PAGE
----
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My Perfect Archive System to Store Negatives: Useful, Easy and Cheap

One thing that really makes me angry is the fact of knowing that I have something but I can´t find it by the chaos and the disorder. It was crazy trying to find a negative to re-scan, make copies on paper or simply see it. It was virtually impossible to find it immediately. It took hours and hours looking in all places to have the negative. The situation was desperate.

I needed to use a filing or archive system that would allow me to simultaneously:

  • Keep the negatives protected.
  • That was a convenient storage and easy to use.
  • Quick search for a specific negative.
  • Cheap and affordable system.
  • Open to improvements and modifications in the future.

With these needs in mind, I was maturing a system that suits my personal needs. The solution I found in a useful document files. I tried to move the function of my file folders to my back negative-file. The materials I used are:

  • Document Classification Folder (2.5 € in any Chinese store).
  • Paper sheets (as many as pages have the classifier)
  • Adhesive tape (1 € x 2 rolls in the same chinese store)
  • Tags-adhesive stickers (0.50 € in the Chinese store too)
(You see, the material is so common and affordable as cheap)

The idea is to make a document archiving system, which associates each reel or roll to a sheet numbered for easy location. To do this, we create with our computer a sheet template to be filled later with data from each film. I have printed (without fill the forms) all sheets. Each time you save a roll, fill the form by hand. You may want to do everything at hand and will be more analog …

The fields chosen for the roll information, in my case, were:

  • Number: (Number ID. I have put in a circle to indicate it)
  • Date: (When the images were taken)
  • Location: (Place where taken)
  • Camera: (Info and model of your best friend…)
  • Accessories: (Extras you used, lens, filters, back, etc.).
  • Film: (Type, model, ISO,…)
  • Comments: (Additional information of interest to indentify and locate better the roll: “First roll with redscale”, “Birthday Party of dad”, “Holidays in Hawaii, 2011”,… ).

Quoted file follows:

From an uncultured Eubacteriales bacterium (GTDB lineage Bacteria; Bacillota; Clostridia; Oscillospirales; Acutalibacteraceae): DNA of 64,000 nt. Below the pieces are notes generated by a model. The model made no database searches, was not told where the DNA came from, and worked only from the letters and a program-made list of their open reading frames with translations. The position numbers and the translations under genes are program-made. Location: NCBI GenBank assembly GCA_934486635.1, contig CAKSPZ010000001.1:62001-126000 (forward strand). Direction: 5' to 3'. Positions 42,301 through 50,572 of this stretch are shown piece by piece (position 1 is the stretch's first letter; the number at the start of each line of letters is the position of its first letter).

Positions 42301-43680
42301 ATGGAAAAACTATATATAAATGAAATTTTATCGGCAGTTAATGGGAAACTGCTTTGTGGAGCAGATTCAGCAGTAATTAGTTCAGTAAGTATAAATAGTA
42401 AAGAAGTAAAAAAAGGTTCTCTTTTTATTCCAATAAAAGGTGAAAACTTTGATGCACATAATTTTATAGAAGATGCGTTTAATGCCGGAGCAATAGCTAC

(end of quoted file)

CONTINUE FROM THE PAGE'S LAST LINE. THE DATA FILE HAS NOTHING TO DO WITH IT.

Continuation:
The next step is to put the films on every page of the archive. With this, all pages display data of the film. Then’ll stick with some tape (if you have double-layer adhesive tape will be better), the film to the sheet. Glue also a bumper sticker to the film. Thus we can identify each numered film with the right sheet number, in case that separate desired film to return to scanning, copying, etc.. These have always identified each of our sheets of film.

Additionally, I like to keep the boxes of some reels. Therefore, what I do is disassemble the box and paste near the negatives and in the data sheet. I only do this with movies rather strange and unusual. So I can better locate in the future if I want to buy it back.

Now I plan to put on the back of the cover, a list that associates the number of the film with the description. This will allow me to take a look at the list and see if the negative is there (without having to review the information on all sheets one by one). Another option is to paste the sheet of contacts on each page, or put the scanned CD images too. This would facilitate the location of pretty pictures.

Therefore, you can customize to your personal likes. I think I got what I wanted: a system convenient, simple, cheap and keep my negatives.

Do you have any idea to improve it? What system do you use to store your negatives? Do not hesitate to expose your suggestions!

written by jesushp and translated by jesushp

4 comments

  1. sidsel

    sidsel

    I use a system which is almost the same as yours. My negatives are stored in chronological order, and in the first three pages I have four different index-classification: by date [eg 1999-01: negatives 1,2,3...], by camera [listed alphabetically, eg. agfa isolette II = negatives 4, 16...], by film [first divided into bw/color negative/slide, then each section is alphabetically ordered, and again eg agfa ct precisa= negatives 5, 9...] , by place [once again, in alphabetical order].
    It's a bit complicated and might sound boring for some, but I love archiving so I could eventually add other types of classification, like "people in the picture" or "dominant color of the shot"... maybe I will! :-) Nice article, I'm sure a lot of people will find it useful!

    over 3 years ago · report as spam
  2. saidseni

    saidseni

    Great! I really need something to store my cut negs, this is a good idea! The ones that aren't cut I store in the film can with a sticker with the info and then keep it in boxes - the Horizon box, the Spinner box... :) Thanks! ;)

    over 3 years ago · report as spam
  3. mafiosa

    mafiosa

    This is a good system for cut negatives. My storage issues are for my uncut film.... :)

    over 3 years ago · report as spam
  4. micheal

    I really like this system of storing and keeping negs.

    about 3 years ago · report as spam

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The original version of this article is written in: Spanish.